Librium slows down the central nervous system, which relaxes the muscles and reduces the user’s breathing rate. By enhancing the effects of GABA, Librium also makes the user feel sleepy. In users with chronic respiratory conditions, these effects can make it difficult to breathe normally. The muscle relaxation that occurs with Librium use can make it difficult for an individual to maintain his or her balance, perform activities requiring fine motor skills, or perform normal activities of daily living.
|Short-term Physical Symptoms|
|Initial (direct effects of drug, 30 – 60 min.)||Drowsiness
|Lingering (within an hour of taking the drug)||Upset stomach
Loss of appetite
|Post-Use (several hours to days after use)||Constipation
Changes in urinary frequency
Loss of libido
Long-term use of Librium can cause serious physical effects. The risk of overdose is especially concerning, particularly in individuals who combine Librium with alcohol, opioids, or other psychoactive substances. Librium slows down several vital functions, such as heart rate and respiratory rate; therefore, if a user overdoses on Librium, these vital functions could cease, resulting in an overdose-related death.
Librium also relaxes the muscles, causing muscle weakness and making it more difficult for an individual to maintain his or her balance. Poor motor control increases the risk of injury. For example, a Librium user may trip and fall due to a lack of coordination. If the fall is severe enough, the user might sustain a concussion, broken bone, or other serious injuries.
In some users, long-term use of Librium may lead to several problems with the nervous system. One such problem is a shuffling walk, which may make it difficult for an individual to maintain steady employment or perform normal activities of daily living. A long-term user may also have trouble sitting still, which could interfere with work or school activities.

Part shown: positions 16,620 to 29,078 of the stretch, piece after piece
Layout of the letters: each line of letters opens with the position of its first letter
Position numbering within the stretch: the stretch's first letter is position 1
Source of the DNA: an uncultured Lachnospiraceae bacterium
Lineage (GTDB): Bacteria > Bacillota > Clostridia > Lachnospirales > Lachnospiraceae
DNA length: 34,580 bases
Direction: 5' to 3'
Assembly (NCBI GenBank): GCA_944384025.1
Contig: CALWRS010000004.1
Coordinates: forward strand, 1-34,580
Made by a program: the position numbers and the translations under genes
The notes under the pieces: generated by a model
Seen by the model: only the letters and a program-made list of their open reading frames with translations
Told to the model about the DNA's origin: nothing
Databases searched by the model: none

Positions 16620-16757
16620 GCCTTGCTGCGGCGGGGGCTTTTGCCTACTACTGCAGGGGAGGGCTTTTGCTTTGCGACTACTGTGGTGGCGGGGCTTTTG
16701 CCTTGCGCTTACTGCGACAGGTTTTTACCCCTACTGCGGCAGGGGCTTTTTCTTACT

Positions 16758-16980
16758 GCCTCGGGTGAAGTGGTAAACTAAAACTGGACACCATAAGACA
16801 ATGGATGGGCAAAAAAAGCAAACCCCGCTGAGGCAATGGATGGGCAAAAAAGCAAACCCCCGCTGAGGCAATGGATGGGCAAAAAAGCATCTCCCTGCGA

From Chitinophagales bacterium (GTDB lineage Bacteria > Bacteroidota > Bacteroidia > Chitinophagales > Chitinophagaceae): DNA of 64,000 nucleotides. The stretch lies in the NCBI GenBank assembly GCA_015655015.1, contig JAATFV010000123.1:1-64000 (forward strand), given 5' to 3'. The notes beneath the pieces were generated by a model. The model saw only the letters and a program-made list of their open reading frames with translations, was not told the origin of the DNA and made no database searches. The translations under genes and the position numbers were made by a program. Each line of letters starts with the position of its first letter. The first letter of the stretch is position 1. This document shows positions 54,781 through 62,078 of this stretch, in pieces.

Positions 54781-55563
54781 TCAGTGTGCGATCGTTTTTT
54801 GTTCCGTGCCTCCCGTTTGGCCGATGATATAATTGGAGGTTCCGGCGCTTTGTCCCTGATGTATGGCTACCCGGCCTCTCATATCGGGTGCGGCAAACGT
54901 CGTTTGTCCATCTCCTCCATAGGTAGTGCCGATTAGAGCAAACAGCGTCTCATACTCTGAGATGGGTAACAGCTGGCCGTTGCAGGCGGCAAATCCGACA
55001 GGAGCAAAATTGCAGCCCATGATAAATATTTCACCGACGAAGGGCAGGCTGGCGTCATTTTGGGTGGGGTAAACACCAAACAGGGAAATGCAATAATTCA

Librium can also cause headaches and blurred vision, making it difficult for users to concentrate on their jobs or school assignments. In some cases, Librium use can be downright dangerous, as headaches and blurred vision can interfere with tasks, such as driving or operating heavy machinery.
|Long-term Physical Symptoms|
Low blood pressure
Including all of the above effects for casual use
Uncontrolled eye movements
Problems with motor coordination
Increased blood pressure
Changes in heart rate
Both the National Institute of Drug Abuse (NIDA) and the Substance Abuse and Mental Health Services Administration (SAMHSA) offer in-depth information on both the symptoms and treatment of prescription stimulant addiction.
Due to an increase in the global supply, benzodiazepine use has increased throughout the world. In Asia, benzodiazepines, such as Librium, are sometimes diverted from pharmacies and hospitals so that they can be sold to nonmedical users. This puts millions of pills in the hands of drug traffickers. In 2017, authorities confiscated 2.5 million benzodiazepine pills at Port Kang in Malaysia; the pills came from the Taiwan Province of China, and traffickers planned to sell them in Malaysia, Thailand, Singapore, and Indonesia.
Benzodiazepine usage is also a serious problem in Western and Eastern Europe. According to the United Nations Office on Drugs and Crime, authorities seized 19,000 euros’ worth of benzodiazepines from Kildare and Limerick City, Ireland in 2017. The UNODC also reports that benzodiazepines are the most common prescription medications involved in cases of acute intoxication in Europe.
According to the 2019 World Drug Report, 19 tons of chlordiazepoxide were manufactured in 2017. Although the manufacturing was done at legitimate facilities, some of the chlordiazepoxide was diverted for illicit use. In some cases, the diversion occurs when the drug is in the possession of a wholesale distributor. Chlordiazepoxide can also be diverted from a doctor’s office or pharmaceutical company. In many cases, illicit users obtain chlordiazepoxide from friends and family members who have valid prescriptions.